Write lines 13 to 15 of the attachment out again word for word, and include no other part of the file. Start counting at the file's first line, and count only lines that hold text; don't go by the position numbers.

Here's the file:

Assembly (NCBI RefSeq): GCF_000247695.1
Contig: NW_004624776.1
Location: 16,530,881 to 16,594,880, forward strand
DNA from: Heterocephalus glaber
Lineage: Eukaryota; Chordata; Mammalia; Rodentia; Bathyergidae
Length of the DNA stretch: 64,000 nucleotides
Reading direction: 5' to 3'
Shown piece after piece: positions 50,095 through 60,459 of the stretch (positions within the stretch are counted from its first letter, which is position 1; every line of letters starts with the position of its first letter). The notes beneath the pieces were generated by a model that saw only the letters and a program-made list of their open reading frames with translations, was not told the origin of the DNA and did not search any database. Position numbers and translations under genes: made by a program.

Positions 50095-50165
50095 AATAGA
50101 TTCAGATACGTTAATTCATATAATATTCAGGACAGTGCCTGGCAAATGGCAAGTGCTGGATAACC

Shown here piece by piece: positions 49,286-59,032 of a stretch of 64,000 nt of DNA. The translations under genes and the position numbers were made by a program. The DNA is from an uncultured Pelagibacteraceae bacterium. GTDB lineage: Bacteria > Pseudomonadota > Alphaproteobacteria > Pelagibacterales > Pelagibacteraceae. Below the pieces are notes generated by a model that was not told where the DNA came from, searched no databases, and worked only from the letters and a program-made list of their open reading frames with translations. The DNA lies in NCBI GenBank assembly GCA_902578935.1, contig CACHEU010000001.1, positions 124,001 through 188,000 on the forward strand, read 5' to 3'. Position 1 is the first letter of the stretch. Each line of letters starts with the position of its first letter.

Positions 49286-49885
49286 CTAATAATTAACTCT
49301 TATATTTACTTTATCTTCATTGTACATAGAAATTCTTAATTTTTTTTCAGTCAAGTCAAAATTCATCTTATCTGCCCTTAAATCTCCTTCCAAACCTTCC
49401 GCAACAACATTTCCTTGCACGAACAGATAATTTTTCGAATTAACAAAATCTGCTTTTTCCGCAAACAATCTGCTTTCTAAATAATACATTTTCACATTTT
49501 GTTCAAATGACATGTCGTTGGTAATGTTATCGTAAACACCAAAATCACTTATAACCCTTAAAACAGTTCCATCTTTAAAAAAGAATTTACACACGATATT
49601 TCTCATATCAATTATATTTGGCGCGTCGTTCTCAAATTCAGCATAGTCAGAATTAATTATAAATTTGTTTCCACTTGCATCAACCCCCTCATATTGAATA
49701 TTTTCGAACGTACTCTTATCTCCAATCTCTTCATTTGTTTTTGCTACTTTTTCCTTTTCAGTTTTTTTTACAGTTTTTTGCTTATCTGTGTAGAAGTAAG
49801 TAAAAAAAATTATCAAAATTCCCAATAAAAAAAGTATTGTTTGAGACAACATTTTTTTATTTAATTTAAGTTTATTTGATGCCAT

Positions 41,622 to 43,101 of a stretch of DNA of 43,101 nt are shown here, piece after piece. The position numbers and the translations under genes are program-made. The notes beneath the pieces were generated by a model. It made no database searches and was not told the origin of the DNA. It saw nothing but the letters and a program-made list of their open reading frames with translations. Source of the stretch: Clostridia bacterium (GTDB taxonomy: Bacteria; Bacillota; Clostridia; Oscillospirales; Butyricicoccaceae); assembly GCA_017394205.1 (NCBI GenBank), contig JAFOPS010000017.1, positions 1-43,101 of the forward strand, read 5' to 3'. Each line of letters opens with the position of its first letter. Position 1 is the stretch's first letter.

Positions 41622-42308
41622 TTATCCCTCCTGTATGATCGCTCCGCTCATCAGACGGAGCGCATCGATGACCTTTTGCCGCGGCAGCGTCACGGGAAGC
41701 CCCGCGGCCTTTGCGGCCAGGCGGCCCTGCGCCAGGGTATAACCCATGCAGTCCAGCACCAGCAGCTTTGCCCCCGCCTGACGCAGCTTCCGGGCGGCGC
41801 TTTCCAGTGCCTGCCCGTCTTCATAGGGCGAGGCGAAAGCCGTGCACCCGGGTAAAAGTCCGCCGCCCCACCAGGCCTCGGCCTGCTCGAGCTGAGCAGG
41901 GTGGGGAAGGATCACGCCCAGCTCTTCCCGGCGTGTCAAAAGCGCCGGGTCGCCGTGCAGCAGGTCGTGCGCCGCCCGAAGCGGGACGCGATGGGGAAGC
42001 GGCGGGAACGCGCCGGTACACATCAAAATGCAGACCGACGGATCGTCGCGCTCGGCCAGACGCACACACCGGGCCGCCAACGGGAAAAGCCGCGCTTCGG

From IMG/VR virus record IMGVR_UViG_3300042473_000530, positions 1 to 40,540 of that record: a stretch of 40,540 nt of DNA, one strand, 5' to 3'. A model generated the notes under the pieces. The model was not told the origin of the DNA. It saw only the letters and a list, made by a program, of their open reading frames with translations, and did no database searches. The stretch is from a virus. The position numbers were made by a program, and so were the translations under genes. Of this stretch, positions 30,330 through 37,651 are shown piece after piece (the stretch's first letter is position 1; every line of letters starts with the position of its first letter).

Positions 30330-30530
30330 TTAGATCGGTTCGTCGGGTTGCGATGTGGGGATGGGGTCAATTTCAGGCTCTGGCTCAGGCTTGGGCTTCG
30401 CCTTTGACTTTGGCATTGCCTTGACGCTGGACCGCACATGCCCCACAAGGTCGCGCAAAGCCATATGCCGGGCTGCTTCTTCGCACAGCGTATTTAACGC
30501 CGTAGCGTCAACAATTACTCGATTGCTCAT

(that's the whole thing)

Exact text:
Positions 49286-49885
49286 CTAATAATTAACTCT
49301 TATATTTACTTTATCTTCATTGTACATAGAAATTCTTAATTTTTTTTCAGTCAAGTCAAAATTCATCTTATCTGCCCTTAAATCTCCTTCCAAACCTTCC